Whatever the cause of the decline—Schmidt pinpoints a post-2008 shift in students’ perspectives of how to improve their job prospects—it portends a great loss for the culture. The humanities, which were once the very heart and soul of education, are increasingly seen as peripheral or unserious. But we shouldn’t be surprised if this devaluation of the search for what it means to be human ends in greater inhumanity of man toward man, or if this setting aside of what we stay alive for ends in countless souls confronting a deep sense of meaninglessness in the middle of successful, comfortable lives.
What would Keating have said in response to this crisis? Leon Wieseltier’s commencement address at Brandeis University, “Perhaps Culture Is Now the Counterculture: A Defense of the Humanities,” might be close to it:
Do not be rattled by numbers, which will never be the springs of wisdom. In upholding the humanities, you uphold the honor of a civilization that was founded upon the quest for the true and the good and the beautiful. For as long as we are thinking and feeling creatures, creatures who love and imagine and suffer and die, the humanities will never be dispensable. From this day forward, then, act as if you are indispensable to your society, because—whether it knows it or not—you are.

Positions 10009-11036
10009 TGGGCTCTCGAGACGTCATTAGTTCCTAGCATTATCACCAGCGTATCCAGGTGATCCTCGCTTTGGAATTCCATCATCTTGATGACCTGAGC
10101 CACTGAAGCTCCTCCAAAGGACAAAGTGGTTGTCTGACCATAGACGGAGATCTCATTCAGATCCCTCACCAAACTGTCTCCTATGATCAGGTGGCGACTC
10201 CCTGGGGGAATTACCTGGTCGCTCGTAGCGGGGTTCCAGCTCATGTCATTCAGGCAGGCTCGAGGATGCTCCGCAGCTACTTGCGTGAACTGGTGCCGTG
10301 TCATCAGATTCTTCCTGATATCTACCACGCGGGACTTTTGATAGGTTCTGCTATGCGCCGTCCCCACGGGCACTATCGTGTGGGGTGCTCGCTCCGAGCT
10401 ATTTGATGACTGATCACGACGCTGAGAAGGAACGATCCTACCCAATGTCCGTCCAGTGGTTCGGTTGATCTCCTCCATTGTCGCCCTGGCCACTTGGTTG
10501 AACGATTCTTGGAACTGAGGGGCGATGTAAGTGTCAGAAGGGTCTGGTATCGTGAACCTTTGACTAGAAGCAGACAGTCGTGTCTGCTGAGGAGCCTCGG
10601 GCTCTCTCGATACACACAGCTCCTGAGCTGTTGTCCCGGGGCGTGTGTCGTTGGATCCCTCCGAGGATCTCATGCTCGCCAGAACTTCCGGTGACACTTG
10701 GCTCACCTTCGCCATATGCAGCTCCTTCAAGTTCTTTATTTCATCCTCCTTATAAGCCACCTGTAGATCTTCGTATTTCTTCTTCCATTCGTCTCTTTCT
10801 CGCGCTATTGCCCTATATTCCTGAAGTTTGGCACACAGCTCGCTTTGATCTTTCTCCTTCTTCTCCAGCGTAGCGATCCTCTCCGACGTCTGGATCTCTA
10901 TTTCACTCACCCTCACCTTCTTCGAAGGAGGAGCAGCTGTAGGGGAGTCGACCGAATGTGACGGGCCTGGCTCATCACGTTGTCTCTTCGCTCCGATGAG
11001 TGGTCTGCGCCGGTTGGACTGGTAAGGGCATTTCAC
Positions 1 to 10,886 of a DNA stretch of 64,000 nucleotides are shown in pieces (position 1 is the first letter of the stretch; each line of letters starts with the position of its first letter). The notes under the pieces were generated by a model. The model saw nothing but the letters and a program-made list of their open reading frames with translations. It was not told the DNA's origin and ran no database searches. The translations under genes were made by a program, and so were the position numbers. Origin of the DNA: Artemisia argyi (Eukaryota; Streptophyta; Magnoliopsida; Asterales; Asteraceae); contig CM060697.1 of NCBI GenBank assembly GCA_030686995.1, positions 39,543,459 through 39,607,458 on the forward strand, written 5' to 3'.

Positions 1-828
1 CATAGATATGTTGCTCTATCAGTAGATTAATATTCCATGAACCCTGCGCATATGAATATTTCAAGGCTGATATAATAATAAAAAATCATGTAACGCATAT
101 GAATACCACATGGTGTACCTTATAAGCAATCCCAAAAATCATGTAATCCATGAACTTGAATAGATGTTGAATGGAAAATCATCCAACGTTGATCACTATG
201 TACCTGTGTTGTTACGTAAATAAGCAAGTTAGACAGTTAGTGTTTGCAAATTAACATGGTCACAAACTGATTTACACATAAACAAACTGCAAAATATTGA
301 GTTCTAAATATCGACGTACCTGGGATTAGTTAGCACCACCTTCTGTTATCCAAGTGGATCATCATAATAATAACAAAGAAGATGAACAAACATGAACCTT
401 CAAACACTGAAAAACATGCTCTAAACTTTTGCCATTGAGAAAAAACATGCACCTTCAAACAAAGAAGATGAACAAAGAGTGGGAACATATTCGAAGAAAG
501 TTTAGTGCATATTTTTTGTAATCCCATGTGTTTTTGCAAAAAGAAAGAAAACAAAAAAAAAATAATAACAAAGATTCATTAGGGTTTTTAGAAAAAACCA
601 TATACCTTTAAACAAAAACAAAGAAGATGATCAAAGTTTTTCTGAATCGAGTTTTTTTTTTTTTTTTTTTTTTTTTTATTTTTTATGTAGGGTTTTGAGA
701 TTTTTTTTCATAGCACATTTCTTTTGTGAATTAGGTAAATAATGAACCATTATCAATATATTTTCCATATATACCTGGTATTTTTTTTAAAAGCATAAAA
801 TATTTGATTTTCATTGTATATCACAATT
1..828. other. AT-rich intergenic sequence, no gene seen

Life does not last forever. “As for mortals,” the Psalmist sings, “their days are like grass; they flourish like a flower of the field; for the wind passes over it, and it is gone, and its place knows it no more” (Ps. 103:15–16). And while the culture may laugh off poetry as a waste of time, or scoff at an English degree as a waste of money, these nobler pursuits drive us on toward the serious business of life, which is discovering, embracing, and living out its meaning before it ends. In his immortal performance as John Keating, Robin Williams has given humanity a great gift of remembering these two truths of death and life—and acting accordingly.
Carpe . . .